Undoubtedly, we are living in a world of ever-increasing hyper-specialization. The advantages of being a specialist rather than a generalist have become more than obvious ever since Henry Ford innovated the production line. However, the trend toward specialization is much older.
In the ancient world, most intellectuals (usually philosophers) were polymaths. Yet, as knowledge accumulates and the complexity of each field increases, it becomes increasingly difficult to be up to speed and to understand all knowledge branches deeply enough to be competent and productive.
Consequently, most modern professionals are specialized in very narrow fields of expertise and true generalist are exceedingly rare.
The effects of this trend are fully at work in the field of tech startups. Founders are often specialized in certain technologies or markets, which gives them the depth of understanding needed to be on the cutting edge of an industry in order to be able to innovate effectively.
Yet, being a startup founder is one of the last remaining jobs that force you to be a generalist as well.
The first reason for this is that early on in the life of a project you usually wouldn’t have the resources needed to hire specialists for every specific need of your startup. You’d have to do a lot of diverse work by yourself, which means you’d have to acquire diverse knowledge and develop various practical startup skills. If you don’t, you risk making your early-stage project too reliant on outside help.
You’d have to acquire a decent understanding of sales and marketing, financial planning and reporting, product research and development, technical skills applicable to your project, and of course – domain knowledge.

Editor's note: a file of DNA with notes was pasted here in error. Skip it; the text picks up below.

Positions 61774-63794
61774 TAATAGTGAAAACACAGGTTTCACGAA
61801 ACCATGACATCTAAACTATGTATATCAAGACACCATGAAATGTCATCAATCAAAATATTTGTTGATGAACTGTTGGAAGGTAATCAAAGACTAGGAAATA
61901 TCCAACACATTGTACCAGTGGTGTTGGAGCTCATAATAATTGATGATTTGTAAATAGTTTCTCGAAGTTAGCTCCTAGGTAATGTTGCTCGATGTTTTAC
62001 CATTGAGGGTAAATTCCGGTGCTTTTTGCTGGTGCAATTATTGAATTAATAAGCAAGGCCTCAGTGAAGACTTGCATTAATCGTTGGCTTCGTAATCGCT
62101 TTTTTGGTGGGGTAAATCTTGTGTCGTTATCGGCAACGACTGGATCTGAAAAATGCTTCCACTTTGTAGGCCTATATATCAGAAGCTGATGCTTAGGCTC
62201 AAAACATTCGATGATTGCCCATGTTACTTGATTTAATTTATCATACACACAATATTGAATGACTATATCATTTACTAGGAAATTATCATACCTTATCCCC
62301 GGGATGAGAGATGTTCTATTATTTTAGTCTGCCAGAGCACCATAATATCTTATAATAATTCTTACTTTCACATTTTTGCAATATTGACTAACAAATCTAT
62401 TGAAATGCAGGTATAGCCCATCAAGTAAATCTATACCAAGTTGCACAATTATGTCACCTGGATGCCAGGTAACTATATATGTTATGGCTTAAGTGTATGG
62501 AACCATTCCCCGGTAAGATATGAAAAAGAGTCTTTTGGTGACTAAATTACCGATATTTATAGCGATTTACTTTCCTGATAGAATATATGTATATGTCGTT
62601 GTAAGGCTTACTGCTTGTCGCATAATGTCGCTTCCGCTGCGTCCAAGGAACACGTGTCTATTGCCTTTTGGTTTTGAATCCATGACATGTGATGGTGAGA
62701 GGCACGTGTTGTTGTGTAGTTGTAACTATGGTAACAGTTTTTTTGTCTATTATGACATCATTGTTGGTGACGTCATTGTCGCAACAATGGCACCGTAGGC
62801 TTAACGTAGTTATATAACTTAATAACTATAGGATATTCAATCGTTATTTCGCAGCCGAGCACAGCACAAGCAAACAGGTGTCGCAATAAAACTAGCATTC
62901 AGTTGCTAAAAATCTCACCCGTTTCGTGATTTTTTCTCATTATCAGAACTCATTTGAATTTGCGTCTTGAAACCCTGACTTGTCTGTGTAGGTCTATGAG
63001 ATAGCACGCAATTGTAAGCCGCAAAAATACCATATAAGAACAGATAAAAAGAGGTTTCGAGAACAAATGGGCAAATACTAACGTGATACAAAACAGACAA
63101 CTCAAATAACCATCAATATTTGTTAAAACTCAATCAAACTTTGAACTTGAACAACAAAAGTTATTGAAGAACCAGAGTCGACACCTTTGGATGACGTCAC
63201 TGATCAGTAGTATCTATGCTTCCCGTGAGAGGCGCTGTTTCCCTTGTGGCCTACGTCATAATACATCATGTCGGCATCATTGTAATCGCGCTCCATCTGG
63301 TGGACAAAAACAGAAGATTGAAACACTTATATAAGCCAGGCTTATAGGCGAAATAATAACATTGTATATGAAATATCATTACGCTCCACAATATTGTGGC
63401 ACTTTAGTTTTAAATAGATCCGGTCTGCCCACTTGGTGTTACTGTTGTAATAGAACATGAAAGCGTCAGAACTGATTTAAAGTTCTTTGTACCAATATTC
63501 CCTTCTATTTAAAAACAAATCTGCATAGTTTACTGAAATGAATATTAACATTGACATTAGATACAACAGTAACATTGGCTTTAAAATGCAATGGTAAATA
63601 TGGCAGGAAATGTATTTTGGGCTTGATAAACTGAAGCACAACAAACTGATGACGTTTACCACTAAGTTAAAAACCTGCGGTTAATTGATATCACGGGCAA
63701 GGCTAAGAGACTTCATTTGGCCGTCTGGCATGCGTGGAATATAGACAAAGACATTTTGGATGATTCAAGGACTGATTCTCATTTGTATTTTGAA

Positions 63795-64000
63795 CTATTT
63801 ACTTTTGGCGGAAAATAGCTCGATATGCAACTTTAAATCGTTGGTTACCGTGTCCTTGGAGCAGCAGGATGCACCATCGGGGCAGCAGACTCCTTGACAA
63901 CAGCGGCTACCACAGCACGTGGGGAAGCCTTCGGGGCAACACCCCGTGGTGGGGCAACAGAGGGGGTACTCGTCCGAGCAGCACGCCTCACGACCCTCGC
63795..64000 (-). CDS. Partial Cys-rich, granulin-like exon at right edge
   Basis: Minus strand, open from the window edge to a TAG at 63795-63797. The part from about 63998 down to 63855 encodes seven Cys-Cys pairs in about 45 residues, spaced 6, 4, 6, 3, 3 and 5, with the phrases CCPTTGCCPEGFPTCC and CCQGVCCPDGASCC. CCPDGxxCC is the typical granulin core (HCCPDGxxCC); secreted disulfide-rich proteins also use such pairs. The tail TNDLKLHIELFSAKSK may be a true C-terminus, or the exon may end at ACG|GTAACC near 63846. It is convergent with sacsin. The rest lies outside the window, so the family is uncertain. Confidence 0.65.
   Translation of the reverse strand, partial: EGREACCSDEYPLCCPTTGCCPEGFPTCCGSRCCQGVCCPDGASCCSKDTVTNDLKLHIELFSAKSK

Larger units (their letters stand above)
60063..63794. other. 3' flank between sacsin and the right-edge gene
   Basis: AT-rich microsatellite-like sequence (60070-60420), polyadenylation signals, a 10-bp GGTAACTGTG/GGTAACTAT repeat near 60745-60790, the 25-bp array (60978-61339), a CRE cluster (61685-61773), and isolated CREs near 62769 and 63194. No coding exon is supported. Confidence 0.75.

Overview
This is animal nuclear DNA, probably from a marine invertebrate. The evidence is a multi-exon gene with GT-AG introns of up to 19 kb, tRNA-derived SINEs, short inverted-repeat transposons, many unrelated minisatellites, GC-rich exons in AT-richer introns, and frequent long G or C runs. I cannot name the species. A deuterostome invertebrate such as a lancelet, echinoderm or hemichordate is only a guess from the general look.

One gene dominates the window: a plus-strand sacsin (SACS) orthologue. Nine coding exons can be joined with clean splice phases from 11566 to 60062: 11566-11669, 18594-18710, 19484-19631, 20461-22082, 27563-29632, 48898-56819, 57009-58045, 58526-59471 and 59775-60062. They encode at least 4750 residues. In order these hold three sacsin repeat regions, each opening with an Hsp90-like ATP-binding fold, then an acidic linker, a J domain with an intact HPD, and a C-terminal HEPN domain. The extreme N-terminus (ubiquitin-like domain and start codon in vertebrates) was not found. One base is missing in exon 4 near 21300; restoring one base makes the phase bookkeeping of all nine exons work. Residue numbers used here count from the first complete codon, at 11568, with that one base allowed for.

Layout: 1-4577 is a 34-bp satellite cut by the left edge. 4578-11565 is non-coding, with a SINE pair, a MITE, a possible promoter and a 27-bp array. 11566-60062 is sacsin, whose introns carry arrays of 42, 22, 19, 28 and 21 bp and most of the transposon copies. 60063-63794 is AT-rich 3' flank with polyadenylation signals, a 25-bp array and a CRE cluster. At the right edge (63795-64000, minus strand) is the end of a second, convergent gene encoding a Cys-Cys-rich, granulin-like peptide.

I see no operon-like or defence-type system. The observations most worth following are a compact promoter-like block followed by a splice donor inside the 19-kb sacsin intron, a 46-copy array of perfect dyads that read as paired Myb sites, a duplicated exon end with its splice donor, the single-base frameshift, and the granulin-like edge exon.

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That said, there is a second less intuitive but equally important reason being a generalist helps. Needless to say, startups rely on innovation, and innovation requires creativity. Having a wide breadth of knowledge makes being creative much easier.
In the 1990s, neuroscientist Kevin Dunbar set out to comprehend how scientific discoveries are made in practice. In a longitudinal analysis of numerous research labs, he determined which ones were able to produce novel knowledge—a scientific breakthrough—by utilizing unexpected results (anomalies).
He discovered that the most inventive labs were the ones that utilized several analogies from other scientific fields to the topic at hand. The teams in the experiment proved to be less innovative if they were more narrowly specialized.
This finding is very useful when it comes to building creative startup teams as a whole, but it is also applicable to founders. Being a generalist (ideally with diverse practical experience) would allow you to apply the mental models and practices from various disciplines to your project, which would help you to make your startup not only novel but effectively innovative.
As your project becomes more successful and grows you’ll have to do a lot less specialized work on your own as you’ll be able to hire people who are far better specialists than you. What you would always need to do, however, is to integrate the unique knowledge of all aspects of your business in order to make optimal decisions.
To do this, you’ll have to generate an impressive range of theoretical knowledge and practical competence, untypical of our modern world.
“You have people walking around with all the knowledge of humanity on their phone, but they have no idea how to integrate it.” – David Epstein, author of Range: Why Generalists Triumph in a Specialized World